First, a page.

Leads are one of the main reasons most exhibitors participate in home shows. Some might actually write orders on the show floor, but many take leads. The following are four basic concepts that will make the difference between being profitable at shows or just covering costs:
1. What is a lead card
2. When to use it
4. Tracking and reporting results
Leads represent the return on your investment. When the home show is over and everything is packed up, the only thing you have left for the money spent (aside from any orders you've taken on-site) is the stack of leads in your hand.
What is a lead card -
A lead card is a simple piece of paper that causes many other things to happen:
A lead card can initiate the qualifying process
A lead card can indicate the next steps - i.e., sending literature or making a sales call.
A lead card can provide research data about your attendee's interest and preferences.
A lead card can provide another name for your mailing list.
The physical attributes of a lead card are important. If it's too big, too small, too thin, or doesn't contain the right spaces to fill in FOR YOUR BUSINESS, then it will not do the job. The following are three simple steps to designing a lead card that your salespeople will use:
Make it small. A good lead card fits into your hand. It is the size of a 3 x 5 index card.
Put a backing on it. A card stock backing will give staff a surface to write on.
Make it multi-part. A multi-part form can be especially useful. One copy can go to the person sending out the literature, another to the person sorting leads for immediate follow-up, and the last can be a permanent record.
The key to great leads is having a place for all the right information. Ask show management for an example of an effective lead card. Many home shows will provide lead cards for you in the show office.
Customize your own lead card! Make it work for you! Just remember that attendees will answer only a certain number of questions. The design of the lead card will shift slightly depending upon how your company sells its products and services.
When to use it - Use the lead card often and early. When a salesperson uses the lead card at the beginning of the sales process as a place to write notes, he or she is working as a consultant. If a salesperson really cares about solving the attendee's problems or serving a need, he or she needs to fully document it on the lead card. Taking the time to fill out the lead card shows respect for the attendee.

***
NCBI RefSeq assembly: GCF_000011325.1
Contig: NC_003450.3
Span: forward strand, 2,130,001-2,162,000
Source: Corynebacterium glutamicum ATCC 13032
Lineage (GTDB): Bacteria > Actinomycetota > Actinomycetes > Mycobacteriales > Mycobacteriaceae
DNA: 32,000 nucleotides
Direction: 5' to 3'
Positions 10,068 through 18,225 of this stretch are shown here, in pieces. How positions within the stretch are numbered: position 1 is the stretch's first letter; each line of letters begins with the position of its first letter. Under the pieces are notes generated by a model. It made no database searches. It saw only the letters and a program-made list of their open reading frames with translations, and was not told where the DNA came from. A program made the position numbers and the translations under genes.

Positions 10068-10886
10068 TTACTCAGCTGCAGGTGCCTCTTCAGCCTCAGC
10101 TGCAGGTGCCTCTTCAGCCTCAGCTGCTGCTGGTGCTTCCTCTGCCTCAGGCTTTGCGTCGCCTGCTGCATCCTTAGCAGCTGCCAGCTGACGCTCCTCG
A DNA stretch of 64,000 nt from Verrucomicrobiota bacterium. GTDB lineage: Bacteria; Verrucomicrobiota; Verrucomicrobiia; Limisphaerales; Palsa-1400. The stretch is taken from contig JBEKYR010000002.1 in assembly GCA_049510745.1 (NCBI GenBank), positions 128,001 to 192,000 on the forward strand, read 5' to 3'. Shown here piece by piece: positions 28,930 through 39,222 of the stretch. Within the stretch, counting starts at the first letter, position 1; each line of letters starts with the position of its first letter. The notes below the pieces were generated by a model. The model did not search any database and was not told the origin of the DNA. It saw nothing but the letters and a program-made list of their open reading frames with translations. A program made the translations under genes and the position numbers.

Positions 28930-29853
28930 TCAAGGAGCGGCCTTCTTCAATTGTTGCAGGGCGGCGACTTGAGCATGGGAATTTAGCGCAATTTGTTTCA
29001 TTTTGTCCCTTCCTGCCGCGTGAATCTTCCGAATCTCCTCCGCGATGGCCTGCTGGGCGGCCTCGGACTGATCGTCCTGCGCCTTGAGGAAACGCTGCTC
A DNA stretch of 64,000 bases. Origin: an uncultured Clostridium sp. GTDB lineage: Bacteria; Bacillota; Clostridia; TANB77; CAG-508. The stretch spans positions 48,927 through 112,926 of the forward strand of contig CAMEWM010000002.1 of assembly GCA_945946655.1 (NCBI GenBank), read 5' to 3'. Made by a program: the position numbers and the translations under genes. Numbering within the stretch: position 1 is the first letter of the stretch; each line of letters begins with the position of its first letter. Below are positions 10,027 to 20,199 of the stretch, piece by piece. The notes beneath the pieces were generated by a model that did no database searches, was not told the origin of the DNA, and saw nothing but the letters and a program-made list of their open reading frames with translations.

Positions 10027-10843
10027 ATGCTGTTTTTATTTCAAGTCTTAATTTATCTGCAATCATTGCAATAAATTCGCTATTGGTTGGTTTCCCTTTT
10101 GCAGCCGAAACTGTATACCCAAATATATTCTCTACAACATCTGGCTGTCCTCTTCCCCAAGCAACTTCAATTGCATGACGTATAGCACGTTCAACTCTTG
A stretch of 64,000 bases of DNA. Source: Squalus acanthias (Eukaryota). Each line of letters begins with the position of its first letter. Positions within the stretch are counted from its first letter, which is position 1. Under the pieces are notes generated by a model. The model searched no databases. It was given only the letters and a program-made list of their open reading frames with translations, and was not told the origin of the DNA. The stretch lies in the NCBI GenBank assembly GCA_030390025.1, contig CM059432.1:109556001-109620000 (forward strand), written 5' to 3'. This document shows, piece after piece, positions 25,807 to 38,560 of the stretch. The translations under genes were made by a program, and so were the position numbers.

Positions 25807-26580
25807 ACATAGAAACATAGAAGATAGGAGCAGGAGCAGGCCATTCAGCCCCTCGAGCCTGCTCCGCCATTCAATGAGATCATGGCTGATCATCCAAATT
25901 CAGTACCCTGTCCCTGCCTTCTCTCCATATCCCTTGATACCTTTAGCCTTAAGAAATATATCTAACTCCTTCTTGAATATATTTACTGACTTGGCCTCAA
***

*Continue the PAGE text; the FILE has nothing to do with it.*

Follow-up - A well-designed and professionally executed lead card is worthless if follow-up is not done properly. Assign someone to collect all of the leads daily and see to it that they get to the next point in the sales process. If your lead card has multiple parts, be sure that they are distributed appropriately. Remember to follow-up on your collected leads as quickly as possible after the show.
Tracking and reporting results - Tracking and reporting the results of your exhibit efforts are the final steps of participating in a home show and are often the most overlooked. Once the show is over and the leads have been sorted and prioritized you are anxious to get on with other things. It takes relatively little effort to analyze the success from lead cards. By marking your completed sales and tagging them as generated at the show, you'll be able to add any sales dollars collected after the show to your final return on investment.
There's an App for that - Rather than using the paper cards, you may wish to use tablets or iPads. The key to using technology at the show is to make sure there are enough iPads or tablets for all your salespeople during the busy days. You may wish to set it up kiosk-style. If your team is waiting on one machine to capture leads, the time wasted means you will be missing out. There are a multiple apps available to do the job, a few of which we've listed below. Many others can also be found with a bit of internet searching.